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Sleiman: Saudi Arabia charges ‘reckless’
File - President Michel Sleiman speaks during a press conference in Baabda, Thursday, Nov. 7, 2013. (The Daily Star/Dalati Nohra, HO)
File - President Michel Sleiman speaks during a press conference in Baabda, Thursday, Nov. 7, 2013. (The Daily Star/Dalati Nohra, HO)
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BEIRUT: President Michel Sleiman rejected what he called “reckless accusations” that Saudi Arabia was behind last month’s attack on the Iranian Embassy in Beirut. “It is not acceptable to ruin the historic ties with a dear state and its people – here I mean Saudi Arabia – by making reckless accusations against it without judicial, real or concrete basis,” Sleiman said in a speech delivered in Jbeil during the opening of a conference titled “Dialogue, truth and democracy.”

Sleiman was responding, albeit indirectly, to remarks made Tuesday by Hezbollah Secretary-General Sayyed Hasan Nasrallah.

The party’s leader said in an interview aired Tuesday night that he was convinced a Lebanon-based Al-Qaeda group with direct links to Saudi intelligence was behind the Nov. 19 twin suicide bombings outside the Iranian Embassy in Beirut.

Those attacks were claimed by the Abdullah Azzam Brigades, an Al-Qaeda-affiliated group, and investigations found a Lebanese man and Palestinian man carried out the attack. The suicide attacks killed 30 people, including an Iranian diplomat and wounded dozens of others.

Other March 14 officials also blasted Nasrallah’s allegations, saying they thwarted efforts by Speaker Nabih Berri to help achieve an Iranian-Saudi rapprochement.

Sleiman also reiterated Wednesday his criticism of any Lebanese party involved in Syria, in an apparent reference to Hezbollah’s intervention in the battles in Lebanon’s neighbor alongside the forces of Syrian President Bashar Assad.

“This involvement [in Syria], by any side, is also condemned ... Our enemy waits and achieves one goal after another and it fulfilled one goal just today,” Sleiman said, referring to the assassination of a Hezbollah commander overnight in the Beirut suburb of Hadath.

Hezbollah accused Israel of being behind the assassination of the commander, Hassan al-Lakkis, who was shot outside his house in St. Therese, Hadath.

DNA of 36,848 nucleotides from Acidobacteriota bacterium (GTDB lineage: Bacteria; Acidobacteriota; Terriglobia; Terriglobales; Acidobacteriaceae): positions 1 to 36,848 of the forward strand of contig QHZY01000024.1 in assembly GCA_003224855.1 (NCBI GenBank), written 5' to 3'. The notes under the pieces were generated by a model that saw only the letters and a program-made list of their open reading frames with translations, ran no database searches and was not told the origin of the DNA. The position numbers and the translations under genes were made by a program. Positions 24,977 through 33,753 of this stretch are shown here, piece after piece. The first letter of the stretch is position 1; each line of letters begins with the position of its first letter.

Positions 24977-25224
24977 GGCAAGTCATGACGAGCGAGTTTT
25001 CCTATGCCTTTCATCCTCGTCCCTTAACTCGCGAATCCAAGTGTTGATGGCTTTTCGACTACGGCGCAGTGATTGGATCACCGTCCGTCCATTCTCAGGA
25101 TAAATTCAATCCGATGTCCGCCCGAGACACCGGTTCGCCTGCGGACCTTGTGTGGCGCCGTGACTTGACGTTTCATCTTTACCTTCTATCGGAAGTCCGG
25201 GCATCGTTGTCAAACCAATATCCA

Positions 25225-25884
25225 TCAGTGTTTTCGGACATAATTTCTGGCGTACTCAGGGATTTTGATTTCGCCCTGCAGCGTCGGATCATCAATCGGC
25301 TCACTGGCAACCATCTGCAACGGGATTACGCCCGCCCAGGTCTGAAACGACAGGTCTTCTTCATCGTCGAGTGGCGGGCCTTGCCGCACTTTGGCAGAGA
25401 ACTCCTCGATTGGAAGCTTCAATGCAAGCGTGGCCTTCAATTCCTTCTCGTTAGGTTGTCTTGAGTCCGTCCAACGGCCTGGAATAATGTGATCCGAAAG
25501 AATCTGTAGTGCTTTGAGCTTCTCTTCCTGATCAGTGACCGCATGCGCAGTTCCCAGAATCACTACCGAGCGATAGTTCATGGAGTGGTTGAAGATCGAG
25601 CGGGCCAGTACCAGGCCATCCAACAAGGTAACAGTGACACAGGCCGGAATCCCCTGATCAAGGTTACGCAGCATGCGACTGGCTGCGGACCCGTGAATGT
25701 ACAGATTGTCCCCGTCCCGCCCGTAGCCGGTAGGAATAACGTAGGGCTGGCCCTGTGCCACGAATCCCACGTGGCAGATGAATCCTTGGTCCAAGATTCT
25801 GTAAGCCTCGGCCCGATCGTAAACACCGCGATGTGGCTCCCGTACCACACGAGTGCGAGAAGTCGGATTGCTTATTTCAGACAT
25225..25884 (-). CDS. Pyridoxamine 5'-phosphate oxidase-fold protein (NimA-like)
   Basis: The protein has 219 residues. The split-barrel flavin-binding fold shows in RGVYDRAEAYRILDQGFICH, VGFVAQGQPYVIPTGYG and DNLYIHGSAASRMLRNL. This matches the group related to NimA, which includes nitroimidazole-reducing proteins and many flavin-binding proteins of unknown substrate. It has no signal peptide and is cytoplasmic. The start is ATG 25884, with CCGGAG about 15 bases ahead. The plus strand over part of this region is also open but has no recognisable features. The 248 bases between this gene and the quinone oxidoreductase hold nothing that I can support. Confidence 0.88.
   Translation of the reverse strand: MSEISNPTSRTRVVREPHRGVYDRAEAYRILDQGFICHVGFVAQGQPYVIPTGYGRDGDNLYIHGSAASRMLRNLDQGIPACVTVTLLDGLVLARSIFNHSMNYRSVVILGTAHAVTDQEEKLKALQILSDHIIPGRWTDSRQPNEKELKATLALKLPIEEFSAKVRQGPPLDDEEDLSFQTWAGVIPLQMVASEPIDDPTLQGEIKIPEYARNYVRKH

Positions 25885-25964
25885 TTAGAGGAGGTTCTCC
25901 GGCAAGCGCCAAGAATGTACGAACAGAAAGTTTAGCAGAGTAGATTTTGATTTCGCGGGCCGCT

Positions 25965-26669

“Let’s draw a lesson from what our country is going through these days,” Sleiman said.

March 14 General Secretariat Coordinator Fares Soueid also rejected Nasrallah’s comments, which he called hasty and reckless accusations against Saudi Arabia. Nasrallah’s allegations also contradicted comments made by Iranian officials about the attack, he noted.

“A clear contradiction was obvious regarding the bomb attack between him and other leaders who revolve in Iran’s orbit,” Soueid told reporters following a meeting of the March 14 General Secretariat at its headquarters in Ashrafieh.

Iran’s Ambassador to Lebanon Ghazanfar Roknabadi claimed Israel was behind the suicide attack.

Nasrallah’s remarks hindered the path to heal strained relations between Iran and Saudi Arabia, Soueid said.

Berri visited Iran last month as part of those efforts, which Soueid said were necessary in order to resolve Lebanon’s deadlock. Such accusations against Saudi Arabia expose Lebanon, once again, to political threats, he added.

Soueid questioned how Nasrallah could make accusations without any proof when he regularly asks March 14 parties to refrain from accusing Syria of involvement in security incidents without any evidence.

In Nasrallah’s interview, he also chastised March 14 parties for exploiting and exaggerating land disputes between Shiites and Christians in Jbeil, as well as a student quarrel that erupted last month at the Université Saint-Joseph, which targeted Michel Aoun’s Free Patriotic Movement. Aoun is allied with Hezbollah. Soueid dismissed Nasrallah’s comments.

Echoing Soueid, Future Movement lawmaker Ahmad Fatfat said that Nasrallah’s verbal attack against Saudi Arabia amounted to a stab at Berri and at his efforts to bridge differences between Iran and Saudi Arabia.

“Speaker Nabih Berri says that he agreed with Sayyed Nasrallah on working on bridging differences between Saudi Arabia and Iran and hints that he is ready to visit Saudi Arabia,” the MP told a local daily.

“Then Sayyed Nasrallah’s remarks come as such. This can only be interpreted as an attempt to silence Berri and torpedo attempts for an Iranian-Saudi rapprochement on one side and to do away with all the basis of internal consensus in Lebanon on the other.”

A version of this article appeared in the print edition of The Daily Star on December 05, 2013, on page 4.
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